Part of this issue may relate to an uptick in students enrolled in the last couple of days before classes began. A colleague had his course cancelled because enrollment wasn't high enough, and I think I picked up some of his students. But even so, with 23 students I was only a little over 50% of my cap. You would think the bookstore might have been able to handle this. I'll be visiting today or tomorrow to chat with the manager and get her perspective.

These are the types of problems that have been fairly common at BSU, but now may become more frequent. In the past, faculty and students have sort-of powered through them. Will a change in morale make that more difficult? I'll admit I was a bit more annoyed when the projector failed on the second day after I had been promised it would be fixed. I held it together, for the most part. But there are a lot of people under unusually high levels of stress on campus right now. Could be a problem, if the machine starts to break down.

Link to YouTube:

Retrenchment, Day 21

No retrenchment news today, which is a bit of a relief. It's the third day of classes -- hopefully the controller that drives the projector in the lecture hall I'll be using at ten has been fixed or reprogrammed as promised. I'll go a bit early to make sure. Did not get an email from IT Services as promised, letting me know of the outcome. If it isn't working, I will tell my students to watch the lecture video that I include in the section header of the ebook. And I will raise a little hell. Since I'm a short-timer, I suppose I'm a bit less concerned about stepping on toes.

But on a positive note, I've been trading emails with my friend in Mankato about planning what I'll talk about at the meeting in late September. I sent my travel request for OE Global to my Department Chair. And I followed the example my friend Chris Aldrich and decided to own my own web identity. So I bought a domain ( and a current copy of Rapidweaver, and I'll be putting up my own website in the near future. I'm going to continue posting stuff on Substack and YouTube, but I'll give it a permanent home, too.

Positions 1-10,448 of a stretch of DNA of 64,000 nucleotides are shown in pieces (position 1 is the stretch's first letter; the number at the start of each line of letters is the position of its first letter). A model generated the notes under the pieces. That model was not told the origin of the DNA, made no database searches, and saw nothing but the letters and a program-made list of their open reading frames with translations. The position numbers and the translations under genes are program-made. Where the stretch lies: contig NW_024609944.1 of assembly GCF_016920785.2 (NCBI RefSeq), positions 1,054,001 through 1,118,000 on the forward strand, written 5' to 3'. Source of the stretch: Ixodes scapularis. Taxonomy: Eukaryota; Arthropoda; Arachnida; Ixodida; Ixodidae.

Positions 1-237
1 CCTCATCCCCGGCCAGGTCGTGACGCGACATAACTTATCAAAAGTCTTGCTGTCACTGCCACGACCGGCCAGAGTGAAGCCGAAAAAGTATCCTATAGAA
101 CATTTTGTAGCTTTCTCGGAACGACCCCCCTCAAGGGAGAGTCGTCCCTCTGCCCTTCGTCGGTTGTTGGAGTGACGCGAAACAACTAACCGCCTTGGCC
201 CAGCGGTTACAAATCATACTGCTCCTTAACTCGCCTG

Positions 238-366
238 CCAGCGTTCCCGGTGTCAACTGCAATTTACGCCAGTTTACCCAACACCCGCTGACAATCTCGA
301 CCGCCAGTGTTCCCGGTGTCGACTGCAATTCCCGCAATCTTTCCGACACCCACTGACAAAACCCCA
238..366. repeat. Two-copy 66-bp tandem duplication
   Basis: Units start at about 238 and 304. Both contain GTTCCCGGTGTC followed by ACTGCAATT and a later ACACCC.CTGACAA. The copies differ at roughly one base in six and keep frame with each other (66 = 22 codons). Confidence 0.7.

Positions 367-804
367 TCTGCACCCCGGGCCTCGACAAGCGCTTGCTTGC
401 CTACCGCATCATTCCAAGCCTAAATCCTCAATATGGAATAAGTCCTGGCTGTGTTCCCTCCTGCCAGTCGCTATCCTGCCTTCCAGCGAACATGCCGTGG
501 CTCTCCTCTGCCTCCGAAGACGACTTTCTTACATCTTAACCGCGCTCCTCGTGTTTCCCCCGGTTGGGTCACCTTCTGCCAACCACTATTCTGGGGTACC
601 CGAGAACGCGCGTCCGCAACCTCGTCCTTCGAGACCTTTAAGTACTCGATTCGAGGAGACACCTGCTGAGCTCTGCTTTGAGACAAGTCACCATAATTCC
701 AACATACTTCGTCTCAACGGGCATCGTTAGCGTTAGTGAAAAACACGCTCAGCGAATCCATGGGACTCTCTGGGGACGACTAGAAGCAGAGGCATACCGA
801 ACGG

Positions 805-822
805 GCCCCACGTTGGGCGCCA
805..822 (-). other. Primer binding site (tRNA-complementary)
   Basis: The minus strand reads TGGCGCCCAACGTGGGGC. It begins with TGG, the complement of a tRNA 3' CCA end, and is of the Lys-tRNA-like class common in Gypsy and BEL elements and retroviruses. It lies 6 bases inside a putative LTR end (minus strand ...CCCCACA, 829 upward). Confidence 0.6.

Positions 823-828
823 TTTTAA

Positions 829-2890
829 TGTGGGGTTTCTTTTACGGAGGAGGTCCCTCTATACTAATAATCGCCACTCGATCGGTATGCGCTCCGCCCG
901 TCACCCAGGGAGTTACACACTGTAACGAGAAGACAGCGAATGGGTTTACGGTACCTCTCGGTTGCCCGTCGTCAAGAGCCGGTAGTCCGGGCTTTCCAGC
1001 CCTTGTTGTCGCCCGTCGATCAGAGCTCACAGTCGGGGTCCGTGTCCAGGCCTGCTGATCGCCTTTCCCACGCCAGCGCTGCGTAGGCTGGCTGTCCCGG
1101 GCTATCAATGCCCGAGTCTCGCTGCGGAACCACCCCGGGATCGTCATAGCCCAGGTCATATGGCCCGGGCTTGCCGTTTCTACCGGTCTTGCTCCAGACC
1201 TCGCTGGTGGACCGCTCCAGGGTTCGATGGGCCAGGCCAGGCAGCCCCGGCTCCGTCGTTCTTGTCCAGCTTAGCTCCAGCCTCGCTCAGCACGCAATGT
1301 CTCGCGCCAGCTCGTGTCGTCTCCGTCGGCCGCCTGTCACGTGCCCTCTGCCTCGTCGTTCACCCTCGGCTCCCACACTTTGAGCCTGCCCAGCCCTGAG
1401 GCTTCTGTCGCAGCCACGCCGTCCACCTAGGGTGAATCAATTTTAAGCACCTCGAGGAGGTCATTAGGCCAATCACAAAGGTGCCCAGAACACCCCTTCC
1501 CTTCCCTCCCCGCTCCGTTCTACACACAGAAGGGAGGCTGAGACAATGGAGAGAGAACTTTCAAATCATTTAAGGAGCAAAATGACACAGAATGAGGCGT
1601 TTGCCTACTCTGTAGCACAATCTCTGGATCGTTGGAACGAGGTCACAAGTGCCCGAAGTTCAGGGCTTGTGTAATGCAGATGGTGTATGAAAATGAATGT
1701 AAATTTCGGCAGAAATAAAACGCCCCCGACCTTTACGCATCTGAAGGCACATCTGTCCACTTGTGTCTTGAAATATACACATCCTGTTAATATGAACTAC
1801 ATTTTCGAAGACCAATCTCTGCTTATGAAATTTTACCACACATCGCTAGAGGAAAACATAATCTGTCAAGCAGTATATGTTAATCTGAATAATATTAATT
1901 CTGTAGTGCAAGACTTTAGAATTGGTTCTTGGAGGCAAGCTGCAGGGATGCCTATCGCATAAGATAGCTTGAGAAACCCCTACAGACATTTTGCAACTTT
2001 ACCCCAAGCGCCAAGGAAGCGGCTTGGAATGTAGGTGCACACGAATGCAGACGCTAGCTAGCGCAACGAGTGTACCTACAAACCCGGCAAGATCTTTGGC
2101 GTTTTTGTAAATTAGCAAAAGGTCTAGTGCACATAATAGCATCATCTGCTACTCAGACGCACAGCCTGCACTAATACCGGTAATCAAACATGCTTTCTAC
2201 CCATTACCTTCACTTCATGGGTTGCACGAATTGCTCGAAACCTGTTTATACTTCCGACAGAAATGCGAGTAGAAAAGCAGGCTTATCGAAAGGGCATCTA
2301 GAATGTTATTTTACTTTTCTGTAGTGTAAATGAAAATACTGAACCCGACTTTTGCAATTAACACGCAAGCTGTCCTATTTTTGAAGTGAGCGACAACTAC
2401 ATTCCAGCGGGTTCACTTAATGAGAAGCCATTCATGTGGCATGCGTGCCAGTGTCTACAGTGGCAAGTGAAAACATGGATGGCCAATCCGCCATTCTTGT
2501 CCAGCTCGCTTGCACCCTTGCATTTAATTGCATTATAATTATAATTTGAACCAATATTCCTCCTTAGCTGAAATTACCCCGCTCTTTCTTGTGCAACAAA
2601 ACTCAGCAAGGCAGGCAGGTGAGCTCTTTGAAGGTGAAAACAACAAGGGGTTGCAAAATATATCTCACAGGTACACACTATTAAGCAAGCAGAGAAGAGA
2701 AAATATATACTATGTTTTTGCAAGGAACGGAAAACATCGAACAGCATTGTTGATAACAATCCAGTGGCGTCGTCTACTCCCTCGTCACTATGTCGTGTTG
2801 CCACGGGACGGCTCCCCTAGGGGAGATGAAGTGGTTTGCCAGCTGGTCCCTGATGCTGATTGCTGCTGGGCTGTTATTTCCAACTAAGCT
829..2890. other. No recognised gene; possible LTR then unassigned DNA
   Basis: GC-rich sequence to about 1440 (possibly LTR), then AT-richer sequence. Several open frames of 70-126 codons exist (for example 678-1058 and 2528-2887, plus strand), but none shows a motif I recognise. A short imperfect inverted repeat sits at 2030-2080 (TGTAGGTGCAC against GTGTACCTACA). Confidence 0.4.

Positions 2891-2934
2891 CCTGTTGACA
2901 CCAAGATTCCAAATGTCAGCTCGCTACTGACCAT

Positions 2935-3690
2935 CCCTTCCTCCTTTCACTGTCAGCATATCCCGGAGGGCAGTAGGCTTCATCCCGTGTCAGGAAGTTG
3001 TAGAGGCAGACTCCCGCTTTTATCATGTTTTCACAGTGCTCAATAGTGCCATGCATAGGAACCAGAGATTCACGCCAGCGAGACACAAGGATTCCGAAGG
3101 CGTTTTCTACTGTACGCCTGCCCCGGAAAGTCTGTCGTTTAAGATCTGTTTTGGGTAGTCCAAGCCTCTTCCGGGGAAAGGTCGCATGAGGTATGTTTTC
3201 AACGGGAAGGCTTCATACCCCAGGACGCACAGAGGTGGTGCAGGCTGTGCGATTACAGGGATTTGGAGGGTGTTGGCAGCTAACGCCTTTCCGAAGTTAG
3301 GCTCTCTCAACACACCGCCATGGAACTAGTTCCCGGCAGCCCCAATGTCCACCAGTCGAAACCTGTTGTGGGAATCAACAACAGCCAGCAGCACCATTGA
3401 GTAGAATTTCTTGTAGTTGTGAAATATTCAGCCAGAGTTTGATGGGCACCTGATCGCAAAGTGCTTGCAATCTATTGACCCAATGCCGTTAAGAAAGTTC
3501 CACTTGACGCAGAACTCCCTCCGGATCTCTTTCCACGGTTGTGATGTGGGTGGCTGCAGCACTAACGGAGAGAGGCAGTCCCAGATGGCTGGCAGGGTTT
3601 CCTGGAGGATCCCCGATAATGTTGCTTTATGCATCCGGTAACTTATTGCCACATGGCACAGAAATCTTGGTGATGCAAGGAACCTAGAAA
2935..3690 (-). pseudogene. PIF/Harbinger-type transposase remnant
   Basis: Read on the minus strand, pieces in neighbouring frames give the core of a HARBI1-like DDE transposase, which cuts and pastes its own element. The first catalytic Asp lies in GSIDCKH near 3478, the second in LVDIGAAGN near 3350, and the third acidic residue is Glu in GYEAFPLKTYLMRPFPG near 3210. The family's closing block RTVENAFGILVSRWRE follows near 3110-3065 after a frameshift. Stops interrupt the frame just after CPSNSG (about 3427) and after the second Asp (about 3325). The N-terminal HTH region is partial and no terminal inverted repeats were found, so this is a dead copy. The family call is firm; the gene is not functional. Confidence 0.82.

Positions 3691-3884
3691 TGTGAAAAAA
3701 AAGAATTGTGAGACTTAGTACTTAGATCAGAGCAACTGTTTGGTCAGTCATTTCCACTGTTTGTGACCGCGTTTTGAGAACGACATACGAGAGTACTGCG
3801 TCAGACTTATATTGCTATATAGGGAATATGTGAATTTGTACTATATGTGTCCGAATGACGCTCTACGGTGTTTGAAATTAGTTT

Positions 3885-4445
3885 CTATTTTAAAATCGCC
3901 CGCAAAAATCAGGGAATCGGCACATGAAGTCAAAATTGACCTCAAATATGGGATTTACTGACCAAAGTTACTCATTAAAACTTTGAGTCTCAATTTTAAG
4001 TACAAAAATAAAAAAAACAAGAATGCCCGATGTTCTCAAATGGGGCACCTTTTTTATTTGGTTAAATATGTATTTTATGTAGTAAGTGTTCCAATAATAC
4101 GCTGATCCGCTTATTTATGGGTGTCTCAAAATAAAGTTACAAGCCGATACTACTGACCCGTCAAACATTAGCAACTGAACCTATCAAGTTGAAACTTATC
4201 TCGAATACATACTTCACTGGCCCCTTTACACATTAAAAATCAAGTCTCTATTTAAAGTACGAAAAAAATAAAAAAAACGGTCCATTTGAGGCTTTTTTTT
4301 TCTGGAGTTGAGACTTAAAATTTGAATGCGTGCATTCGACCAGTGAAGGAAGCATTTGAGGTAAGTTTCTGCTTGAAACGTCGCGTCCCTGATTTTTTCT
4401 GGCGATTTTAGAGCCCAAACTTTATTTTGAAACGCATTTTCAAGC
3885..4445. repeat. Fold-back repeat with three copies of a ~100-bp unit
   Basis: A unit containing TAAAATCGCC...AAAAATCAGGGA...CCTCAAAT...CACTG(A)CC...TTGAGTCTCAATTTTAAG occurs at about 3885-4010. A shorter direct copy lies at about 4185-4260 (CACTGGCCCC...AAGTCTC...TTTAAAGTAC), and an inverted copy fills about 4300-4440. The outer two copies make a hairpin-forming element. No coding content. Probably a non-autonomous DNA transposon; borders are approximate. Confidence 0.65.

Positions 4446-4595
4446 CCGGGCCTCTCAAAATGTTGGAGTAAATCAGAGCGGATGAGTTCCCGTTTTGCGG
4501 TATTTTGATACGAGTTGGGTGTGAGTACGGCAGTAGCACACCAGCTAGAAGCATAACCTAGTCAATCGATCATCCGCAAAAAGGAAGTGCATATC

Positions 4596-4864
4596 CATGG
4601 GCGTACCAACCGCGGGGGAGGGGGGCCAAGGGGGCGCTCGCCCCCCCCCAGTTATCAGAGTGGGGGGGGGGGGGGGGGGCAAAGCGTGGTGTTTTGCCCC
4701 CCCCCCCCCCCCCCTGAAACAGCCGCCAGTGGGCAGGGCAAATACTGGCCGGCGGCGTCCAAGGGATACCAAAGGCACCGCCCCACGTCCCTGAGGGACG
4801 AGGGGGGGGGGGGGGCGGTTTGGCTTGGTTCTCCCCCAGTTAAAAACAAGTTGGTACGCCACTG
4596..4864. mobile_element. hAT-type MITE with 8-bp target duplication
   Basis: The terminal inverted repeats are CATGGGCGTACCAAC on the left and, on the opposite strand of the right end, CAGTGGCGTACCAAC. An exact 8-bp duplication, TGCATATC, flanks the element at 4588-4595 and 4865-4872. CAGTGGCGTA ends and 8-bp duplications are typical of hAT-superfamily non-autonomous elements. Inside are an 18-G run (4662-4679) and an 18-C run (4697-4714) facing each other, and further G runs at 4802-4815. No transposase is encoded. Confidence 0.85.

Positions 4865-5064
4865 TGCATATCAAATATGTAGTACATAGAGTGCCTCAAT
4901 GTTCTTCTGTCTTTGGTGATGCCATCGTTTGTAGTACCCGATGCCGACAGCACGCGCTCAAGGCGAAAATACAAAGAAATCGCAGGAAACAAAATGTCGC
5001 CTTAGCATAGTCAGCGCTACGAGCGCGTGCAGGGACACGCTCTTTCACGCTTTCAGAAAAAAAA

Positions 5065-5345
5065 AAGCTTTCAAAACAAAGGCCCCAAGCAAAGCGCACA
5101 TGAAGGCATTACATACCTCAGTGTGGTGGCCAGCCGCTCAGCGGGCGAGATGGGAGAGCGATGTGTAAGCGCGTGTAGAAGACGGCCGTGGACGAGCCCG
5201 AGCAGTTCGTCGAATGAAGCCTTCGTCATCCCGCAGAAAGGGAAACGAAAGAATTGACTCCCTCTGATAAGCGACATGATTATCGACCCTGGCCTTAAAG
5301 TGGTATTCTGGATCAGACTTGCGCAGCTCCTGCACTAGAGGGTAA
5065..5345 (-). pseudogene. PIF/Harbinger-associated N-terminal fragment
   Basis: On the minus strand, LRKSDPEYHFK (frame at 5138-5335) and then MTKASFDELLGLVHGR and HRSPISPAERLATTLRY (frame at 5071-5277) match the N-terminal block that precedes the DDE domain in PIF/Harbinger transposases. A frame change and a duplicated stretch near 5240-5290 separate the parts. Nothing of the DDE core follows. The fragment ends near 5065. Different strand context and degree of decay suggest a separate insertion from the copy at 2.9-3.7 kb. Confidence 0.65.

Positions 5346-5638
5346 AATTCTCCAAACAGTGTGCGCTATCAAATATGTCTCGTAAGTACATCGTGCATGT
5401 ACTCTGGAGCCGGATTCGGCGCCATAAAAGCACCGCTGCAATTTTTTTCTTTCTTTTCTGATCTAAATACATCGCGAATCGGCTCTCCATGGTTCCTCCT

An interesting and fun element of this was that when I downloaded the updated Rapidweaver (which is ironically now called "Classic") I was able to open all the old website folders I have made over the years. Holy crap! I have written a lot of book and article reviews and blog posts about the state of Higher Ed and all kinds of other topics, over the years. It's kind of cool to look at them again and see what ideas I've been working on for a longer time than I remembered. And how some ideas have developed and changed over time. I'll probably create some type of archive for some of this content, so people don't have to find it on the wayback machine. I'll be using the pages to remind myself of things I had identified as interesting topics for later (you may have noticed I sometimes say that in my book reviews). A lot of these notes are not part of my note-making content, so I'll also probably begin adding some of this info to my Obsidian vault. So you'll probably be seeing the results of this in both the Historiography and in the Note-making sections.

Link to YouTube:

Retrenchment, Day 20